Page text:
Rome

Italian supreme court rules against State in Ustica crash

'Must pay damages to families of 81 victims'

Italian supreme court rules against State in Ustica crash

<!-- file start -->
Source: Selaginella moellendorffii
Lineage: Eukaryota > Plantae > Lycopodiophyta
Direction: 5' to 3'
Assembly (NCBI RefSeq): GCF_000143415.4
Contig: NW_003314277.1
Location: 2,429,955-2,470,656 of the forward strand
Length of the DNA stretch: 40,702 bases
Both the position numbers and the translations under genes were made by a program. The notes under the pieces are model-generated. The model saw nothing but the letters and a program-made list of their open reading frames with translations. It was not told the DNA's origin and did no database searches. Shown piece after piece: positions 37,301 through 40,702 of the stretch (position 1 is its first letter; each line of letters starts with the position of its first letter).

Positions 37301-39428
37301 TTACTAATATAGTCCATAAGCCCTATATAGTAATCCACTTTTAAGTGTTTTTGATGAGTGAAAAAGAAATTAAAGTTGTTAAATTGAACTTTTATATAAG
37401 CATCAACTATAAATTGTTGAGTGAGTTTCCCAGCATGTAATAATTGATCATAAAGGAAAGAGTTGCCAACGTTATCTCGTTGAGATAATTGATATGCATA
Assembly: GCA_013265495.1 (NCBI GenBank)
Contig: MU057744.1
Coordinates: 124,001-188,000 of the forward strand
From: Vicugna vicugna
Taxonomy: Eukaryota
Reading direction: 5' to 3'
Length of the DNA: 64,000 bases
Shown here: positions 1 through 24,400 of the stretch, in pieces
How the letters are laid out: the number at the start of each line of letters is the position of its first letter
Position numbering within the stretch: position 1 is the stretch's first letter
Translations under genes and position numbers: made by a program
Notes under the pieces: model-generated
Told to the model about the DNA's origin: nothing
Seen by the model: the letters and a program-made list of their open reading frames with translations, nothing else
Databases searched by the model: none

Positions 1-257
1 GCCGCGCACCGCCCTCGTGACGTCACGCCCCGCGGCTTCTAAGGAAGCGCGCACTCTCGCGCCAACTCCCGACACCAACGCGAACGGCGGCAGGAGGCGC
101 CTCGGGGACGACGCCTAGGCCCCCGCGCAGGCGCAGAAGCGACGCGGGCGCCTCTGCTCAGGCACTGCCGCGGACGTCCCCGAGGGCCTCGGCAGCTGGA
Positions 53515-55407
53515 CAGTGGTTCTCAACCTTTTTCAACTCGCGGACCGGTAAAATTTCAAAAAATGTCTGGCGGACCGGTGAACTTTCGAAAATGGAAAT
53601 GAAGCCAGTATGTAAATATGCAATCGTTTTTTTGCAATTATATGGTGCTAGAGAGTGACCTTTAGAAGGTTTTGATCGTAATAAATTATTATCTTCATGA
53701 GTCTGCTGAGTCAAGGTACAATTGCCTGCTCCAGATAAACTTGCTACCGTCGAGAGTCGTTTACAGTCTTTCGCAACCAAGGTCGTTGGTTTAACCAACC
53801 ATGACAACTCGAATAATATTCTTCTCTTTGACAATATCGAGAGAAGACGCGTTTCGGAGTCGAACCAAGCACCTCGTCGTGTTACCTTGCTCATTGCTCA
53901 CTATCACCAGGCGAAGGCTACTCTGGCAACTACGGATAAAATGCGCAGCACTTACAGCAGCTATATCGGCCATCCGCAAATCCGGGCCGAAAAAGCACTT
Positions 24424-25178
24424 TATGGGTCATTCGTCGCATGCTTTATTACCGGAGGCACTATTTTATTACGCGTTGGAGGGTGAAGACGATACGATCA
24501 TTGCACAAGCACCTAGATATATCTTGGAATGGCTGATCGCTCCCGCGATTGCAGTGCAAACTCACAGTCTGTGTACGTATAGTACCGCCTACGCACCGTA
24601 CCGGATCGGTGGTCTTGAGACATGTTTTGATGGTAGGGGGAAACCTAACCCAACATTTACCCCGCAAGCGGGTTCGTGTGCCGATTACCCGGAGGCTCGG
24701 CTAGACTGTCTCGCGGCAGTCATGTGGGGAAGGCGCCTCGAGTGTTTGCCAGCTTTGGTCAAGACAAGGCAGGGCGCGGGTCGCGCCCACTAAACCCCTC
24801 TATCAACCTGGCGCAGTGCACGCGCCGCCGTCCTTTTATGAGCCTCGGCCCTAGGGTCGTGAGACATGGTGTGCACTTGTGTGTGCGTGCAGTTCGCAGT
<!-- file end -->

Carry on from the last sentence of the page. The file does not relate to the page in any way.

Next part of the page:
Rome, January 28 - A fatal domestic plane crash in Italy over 30 years ago was caused by a missile, and the State must pay damages to the families of all 81 victims for not guaranteeing the safety of the skies, Italy's supreme Court of Cassation ruled in civil proceedings Monday. The ruling, which faulted civil and military radar systems, is the first definitive sentence since criminal proceedings were inconclusive. Dossiers, books and even a film called The Rubber Wall have been produced over the years about the mystery-shrouded night of June 27, 1980 when a domestic airliner, belonging to the now-defunct Itavia line, crashed into the Mediterranean on its way from Bologna to Palermo. International panels who examined the wreckage in the past had arrived at differing conclusions: One said the plane had been hit by a missile, while another thought a bomb had been planted aboard the craft - another terrorist act similar to what was carried out with even greater loss of life at Bologna train station later that summer. Magistrates and victims' relatives have suspected that the plane may have become caught in a dogfight between NATO planes and a Libyan jet whose wreckage was found in the southern Italian highlands some months after the Ustica crash. Italy has repeatedly asked NATO, and in particular the United States and France, for full cooperation in clearing up the incident. According to reconstructions of the event contained in fictitious accounts, the Libyan jet hid under the Itavia jet and a NATO missile hit the wrong target. Whatever the truth of the matter, it may only come out when NATO records are declassified in years to come, many of the theorists say. Italy's many conspiracy theorists have also pointed to a suspiciously high mortality rate among air force staff and other people linked to the case, with four committing suicide by hanging. Another died of a heart attack at the age of 37. In 2007, two former air force generals were definitively acquitted on charges of covering up the truth about the crash.

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